Quantum Computing for Computer Scientist
Instructor: Pierre Boulanger
class or by appointment
Prerequisites: Students should be comfortable with linear algebra concepts such as unitary and Hermitian matrices. They should also have basic knowledge of probability theory. Prior knowledge of quantum mechanics is helpful but not required.
Course Description: This course is an introduction to theory and applications of quantum information and quantum computation, from the perspective of computer science. The course will cover classical information theory, compression of quantum information, quantum entanglement, efficient quantum algorithms, quantum error-correcting codes, fault-tolerant quantum computation, and quantum machine learning. The course will also cover physical implementations of quantum computation into real quantum computers and their programming languages using real-world examples utilizing a state-of-the-art quantum technology through the IBM Q Experience, Microsoft Quantum Development Kit, and D-Wave .
Topics to be covered will likely include:
o Introduction, bra-ket notation, unitary operations, orthogonal measurements, n-qubit states, entanglement, single-qubit and controlled operations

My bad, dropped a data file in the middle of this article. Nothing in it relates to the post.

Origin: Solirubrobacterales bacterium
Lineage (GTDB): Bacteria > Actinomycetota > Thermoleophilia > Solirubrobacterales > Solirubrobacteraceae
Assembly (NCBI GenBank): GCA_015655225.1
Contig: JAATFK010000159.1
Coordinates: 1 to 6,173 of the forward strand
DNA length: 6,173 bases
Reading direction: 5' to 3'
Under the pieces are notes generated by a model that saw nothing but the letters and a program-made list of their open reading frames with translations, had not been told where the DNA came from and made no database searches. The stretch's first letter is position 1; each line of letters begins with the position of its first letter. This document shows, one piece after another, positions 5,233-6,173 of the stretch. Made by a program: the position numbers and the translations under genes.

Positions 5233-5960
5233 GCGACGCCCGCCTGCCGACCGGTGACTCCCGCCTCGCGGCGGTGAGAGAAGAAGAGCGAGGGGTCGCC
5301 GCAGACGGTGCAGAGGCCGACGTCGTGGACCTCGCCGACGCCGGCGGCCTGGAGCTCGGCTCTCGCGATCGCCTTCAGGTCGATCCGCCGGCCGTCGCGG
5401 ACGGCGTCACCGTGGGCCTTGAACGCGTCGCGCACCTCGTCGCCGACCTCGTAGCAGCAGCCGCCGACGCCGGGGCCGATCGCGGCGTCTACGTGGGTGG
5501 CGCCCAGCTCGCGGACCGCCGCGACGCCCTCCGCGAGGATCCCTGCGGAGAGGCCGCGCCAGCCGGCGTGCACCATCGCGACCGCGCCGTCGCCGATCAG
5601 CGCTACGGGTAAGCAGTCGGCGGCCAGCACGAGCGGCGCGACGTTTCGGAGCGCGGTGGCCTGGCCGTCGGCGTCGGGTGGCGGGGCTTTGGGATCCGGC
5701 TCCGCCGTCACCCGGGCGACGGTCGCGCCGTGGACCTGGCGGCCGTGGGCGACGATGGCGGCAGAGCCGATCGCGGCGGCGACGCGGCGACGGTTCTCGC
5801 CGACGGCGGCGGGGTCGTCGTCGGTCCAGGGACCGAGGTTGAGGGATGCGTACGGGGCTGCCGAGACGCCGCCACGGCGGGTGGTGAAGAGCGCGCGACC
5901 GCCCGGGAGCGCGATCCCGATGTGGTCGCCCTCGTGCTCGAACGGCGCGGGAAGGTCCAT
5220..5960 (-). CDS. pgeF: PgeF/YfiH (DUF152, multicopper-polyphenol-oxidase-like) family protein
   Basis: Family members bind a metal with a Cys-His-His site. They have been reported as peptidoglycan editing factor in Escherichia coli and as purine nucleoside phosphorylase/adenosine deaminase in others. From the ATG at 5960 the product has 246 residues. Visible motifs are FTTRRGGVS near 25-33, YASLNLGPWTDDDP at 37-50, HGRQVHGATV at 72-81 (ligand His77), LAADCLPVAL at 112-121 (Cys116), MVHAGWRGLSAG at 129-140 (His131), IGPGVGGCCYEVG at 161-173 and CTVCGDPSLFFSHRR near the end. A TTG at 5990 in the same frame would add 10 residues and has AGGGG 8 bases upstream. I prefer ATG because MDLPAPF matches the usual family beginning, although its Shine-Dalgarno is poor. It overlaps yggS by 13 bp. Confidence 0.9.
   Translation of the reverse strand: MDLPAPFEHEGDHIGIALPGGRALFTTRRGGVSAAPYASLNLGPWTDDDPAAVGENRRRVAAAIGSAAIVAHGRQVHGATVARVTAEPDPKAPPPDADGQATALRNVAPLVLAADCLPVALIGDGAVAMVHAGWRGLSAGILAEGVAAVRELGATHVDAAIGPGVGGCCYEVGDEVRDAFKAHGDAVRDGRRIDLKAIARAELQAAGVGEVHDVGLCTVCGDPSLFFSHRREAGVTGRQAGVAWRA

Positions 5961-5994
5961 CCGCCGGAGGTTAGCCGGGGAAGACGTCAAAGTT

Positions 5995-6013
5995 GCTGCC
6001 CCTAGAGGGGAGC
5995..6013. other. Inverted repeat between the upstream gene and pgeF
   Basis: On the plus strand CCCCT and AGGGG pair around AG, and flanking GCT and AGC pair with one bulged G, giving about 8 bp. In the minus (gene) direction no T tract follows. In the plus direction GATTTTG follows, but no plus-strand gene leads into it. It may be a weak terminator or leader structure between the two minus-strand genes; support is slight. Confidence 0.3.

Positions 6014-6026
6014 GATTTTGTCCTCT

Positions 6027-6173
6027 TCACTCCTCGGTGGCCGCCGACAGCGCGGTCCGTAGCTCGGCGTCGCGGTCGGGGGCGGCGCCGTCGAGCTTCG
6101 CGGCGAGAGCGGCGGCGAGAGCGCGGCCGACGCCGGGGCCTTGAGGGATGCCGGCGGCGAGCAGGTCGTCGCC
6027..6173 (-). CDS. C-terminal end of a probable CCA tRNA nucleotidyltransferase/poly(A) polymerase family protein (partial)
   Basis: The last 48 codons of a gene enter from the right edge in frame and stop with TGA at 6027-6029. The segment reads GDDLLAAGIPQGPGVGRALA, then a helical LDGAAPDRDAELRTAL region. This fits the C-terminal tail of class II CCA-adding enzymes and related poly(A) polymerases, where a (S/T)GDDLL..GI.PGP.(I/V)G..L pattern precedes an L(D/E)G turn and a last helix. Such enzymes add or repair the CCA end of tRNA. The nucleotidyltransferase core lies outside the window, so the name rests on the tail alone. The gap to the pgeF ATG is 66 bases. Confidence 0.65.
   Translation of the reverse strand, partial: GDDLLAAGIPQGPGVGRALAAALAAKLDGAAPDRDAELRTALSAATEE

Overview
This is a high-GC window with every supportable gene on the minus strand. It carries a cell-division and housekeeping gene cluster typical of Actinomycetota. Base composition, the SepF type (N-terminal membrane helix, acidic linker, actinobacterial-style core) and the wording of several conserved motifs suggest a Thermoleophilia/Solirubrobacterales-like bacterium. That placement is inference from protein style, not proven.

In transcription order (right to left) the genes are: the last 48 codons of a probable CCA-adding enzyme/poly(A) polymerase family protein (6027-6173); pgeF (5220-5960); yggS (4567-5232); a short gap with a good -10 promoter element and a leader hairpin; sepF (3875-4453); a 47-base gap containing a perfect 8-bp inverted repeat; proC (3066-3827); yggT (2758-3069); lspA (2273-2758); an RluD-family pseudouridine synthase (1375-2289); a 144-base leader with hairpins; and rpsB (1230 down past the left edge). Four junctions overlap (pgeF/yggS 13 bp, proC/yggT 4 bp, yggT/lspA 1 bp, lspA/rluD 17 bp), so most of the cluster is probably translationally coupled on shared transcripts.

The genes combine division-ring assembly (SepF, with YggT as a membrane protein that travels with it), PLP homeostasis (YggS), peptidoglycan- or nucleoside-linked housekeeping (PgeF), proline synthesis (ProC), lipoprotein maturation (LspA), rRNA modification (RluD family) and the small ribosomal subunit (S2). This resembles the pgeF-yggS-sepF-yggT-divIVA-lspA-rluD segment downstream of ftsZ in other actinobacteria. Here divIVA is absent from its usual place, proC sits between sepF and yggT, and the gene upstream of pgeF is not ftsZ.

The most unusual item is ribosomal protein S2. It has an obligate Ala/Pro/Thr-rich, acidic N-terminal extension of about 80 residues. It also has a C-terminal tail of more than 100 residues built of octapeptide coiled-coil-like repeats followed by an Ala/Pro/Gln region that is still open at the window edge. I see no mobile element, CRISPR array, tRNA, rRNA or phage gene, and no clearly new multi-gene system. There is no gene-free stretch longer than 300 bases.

o Super dense coding, incomplete measurements, quantum teleportation
o Quantum Computing Computer Architectures
o Quantum Computing Languages
o The quantum circuit model of computation
o Quantum error-correcting codes and fault-tolerance
o Basic quantum algorithms like Deutsch-Josza, Simon, and Grover
o Shor's factoring algorithm
o Computational complexity theory
o Quantum entanglement, teleportation, and Bell inequalities
o Quantum Fourier transforms and the hidden subgroup problem
o Quantum query complexity, span programs, and the adversary method
o Density matrices, state discrimination, tomography
o Von Neumann entropy and Holevo's bound
o Quantum machine learning
o The course evaluation will consist of 5 assignments (10% each) on basic quantum theory and algorithmic. Some assignments will also involve programming real quantum computers using web enabled IBM Q.
o Most of the marks will be on a final project (50%) that must include basic quantum computing applications and its implementation on a real quantum computer or a simulator.
Texts and other references
o (Primary reference) An Introduction to Quantum Computation, P. Kaye, R. Laflamme, M. Mosca (Oxford University Press, 2007)
o Quantum Computation and Quantum Information, Michael A. Nielsen and Isaac L. Chuang (Cambridge University Press, 2000)
o Quantum Computation Since Democritus, Scott Aaronson (Cambridge University Press, 2012).